It was the last week of summer vacation. And I took a few days off from work to spend with Norrin. With Joseph at work, Norrin and I stayed local. We had been avoiding the playground for weeks but with most of the neighborhood kids back in school, I knew Norrin could have the run of the place.
As a kid I loved going to the park, meeting up with friends and making new ones. Making friends and playing came easily to me. For my kid? Not so much.
Too many children overwhelm him. He doesn’t have the social or play skills and language like typical boys his age. He’s getting too big to play with the younger kids. And most times, he isn’t interested in playing with the neighborhood kids.
So we avoid crowded playgrounds. It’s too much for him. And if I’m going to be honest…it’s too much for me.
A crowded playground means I have to hover and keep a close eye. I have to prompt Norrin to be mindful of the smaller children. I have to ignore the bigger kids – and some adults – who stare when Norrin starts flapping his hands or talking to himself. And I have to hear kids say, “Oh he’s back again” and watch as they move away from Norrin because they think he’s “weird.”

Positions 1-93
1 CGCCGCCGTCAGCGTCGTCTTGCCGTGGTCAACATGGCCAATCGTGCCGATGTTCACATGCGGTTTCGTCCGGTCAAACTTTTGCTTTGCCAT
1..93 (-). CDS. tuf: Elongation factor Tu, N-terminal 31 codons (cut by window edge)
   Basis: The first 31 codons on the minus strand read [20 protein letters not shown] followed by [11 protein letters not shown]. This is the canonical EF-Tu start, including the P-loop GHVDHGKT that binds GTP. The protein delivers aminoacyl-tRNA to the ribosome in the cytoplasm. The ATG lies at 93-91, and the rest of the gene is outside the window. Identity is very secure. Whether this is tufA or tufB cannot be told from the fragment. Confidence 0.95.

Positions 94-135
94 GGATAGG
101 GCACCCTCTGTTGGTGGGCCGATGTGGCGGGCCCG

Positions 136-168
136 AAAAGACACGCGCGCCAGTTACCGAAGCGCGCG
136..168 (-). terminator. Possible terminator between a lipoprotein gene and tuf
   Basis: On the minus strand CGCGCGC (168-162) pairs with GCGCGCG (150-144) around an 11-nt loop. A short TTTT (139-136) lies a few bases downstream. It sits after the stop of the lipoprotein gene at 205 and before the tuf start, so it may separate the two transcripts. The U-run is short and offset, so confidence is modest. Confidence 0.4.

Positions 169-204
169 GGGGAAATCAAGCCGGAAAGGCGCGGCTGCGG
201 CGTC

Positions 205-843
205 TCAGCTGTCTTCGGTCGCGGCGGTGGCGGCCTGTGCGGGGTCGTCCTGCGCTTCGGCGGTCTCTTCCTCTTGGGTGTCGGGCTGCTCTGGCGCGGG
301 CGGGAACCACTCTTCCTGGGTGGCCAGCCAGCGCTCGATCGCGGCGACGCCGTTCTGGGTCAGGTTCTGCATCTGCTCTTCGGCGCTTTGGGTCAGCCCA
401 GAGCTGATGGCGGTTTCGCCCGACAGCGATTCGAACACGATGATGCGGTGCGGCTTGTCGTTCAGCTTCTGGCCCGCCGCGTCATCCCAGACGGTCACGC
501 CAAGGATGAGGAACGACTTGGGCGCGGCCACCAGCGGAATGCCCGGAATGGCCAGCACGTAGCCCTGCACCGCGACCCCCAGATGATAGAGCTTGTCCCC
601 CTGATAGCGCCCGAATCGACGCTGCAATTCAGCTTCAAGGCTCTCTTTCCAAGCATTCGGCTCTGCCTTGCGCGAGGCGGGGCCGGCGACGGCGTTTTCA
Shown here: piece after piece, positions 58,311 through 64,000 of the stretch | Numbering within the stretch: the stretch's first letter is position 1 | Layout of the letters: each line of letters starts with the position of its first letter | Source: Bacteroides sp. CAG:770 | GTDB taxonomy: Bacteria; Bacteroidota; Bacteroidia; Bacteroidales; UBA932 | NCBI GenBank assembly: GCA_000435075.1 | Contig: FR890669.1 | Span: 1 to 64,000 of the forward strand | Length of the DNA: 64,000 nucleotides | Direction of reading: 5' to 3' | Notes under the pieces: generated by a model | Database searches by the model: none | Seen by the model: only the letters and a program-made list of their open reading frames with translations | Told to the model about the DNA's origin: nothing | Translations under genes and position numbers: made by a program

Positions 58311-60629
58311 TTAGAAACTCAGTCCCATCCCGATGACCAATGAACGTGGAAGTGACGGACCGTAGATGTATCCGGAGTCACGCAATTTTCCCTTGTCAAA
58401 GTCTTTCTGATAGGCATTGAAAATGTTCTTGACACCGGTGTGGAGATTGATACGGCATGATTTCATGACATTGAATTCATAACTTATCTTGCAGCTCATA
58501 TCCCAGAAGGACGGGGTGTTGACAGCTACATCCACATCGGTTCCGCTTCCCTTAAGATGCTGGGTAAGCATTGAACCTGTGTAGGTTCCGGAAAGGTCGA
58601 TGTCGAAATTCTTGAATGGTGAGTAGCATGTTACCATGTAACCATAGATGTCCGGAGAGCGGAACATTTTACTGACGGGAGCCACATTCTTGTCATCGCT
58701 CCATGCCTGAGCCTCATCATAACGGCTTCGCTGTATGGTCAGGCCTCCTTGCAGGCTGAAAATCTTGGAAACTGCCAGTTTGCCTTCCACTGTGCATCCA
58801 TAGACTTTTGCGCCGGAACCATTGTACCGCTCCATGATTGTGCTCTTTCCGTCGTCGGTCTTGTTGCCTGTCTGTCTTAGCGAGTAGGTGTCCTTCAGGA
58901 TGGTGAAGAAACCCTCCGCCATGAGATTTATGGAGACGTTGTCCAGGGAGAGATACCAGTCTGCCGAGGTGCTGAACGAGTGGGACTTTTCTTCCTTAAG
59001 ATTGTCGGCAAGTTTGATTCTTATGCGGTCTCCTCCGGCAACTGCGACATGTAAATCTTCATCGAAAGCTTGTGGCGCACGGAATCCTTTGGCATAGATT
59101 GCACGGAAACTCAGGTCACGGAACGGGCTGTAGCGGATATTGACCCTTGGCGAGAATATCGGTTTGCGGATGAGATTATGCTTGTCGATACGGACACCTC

But being alone at the playground gives us both freedom. I can sit down and relax. He can run and flap and talk to himself if he wants. Or I can run around with him rather than hover and worry about him bumping into other kids.
I can cheer him on and tell him what an awesome job he’s doing on the swings. Because I know how much work he put into learning to kick and pump his legs. And he’s free to show off for me. I like seeing him smile with pride.
Being alone at the playground means there is no pressure to play. If there is another child there, Norrin has an option. Sometimes he’ll choose to play and sometimes he’ll say no. I’m okay either way. I know that friendship is precious and I am grateful my son has one or two kids he calls friends. And I love that Norrin is part of a baseball team and has a sense of camaraderie. But I never force friendship on him.
While we have friends and family who care for Norrin, there is a loneliness and isolation to our lives that I’ve learned to accept. Being alone at the playground is not only something I’ve accepted, it’s something I look forward to. And I think Norrin does too. It’s a special time just for us.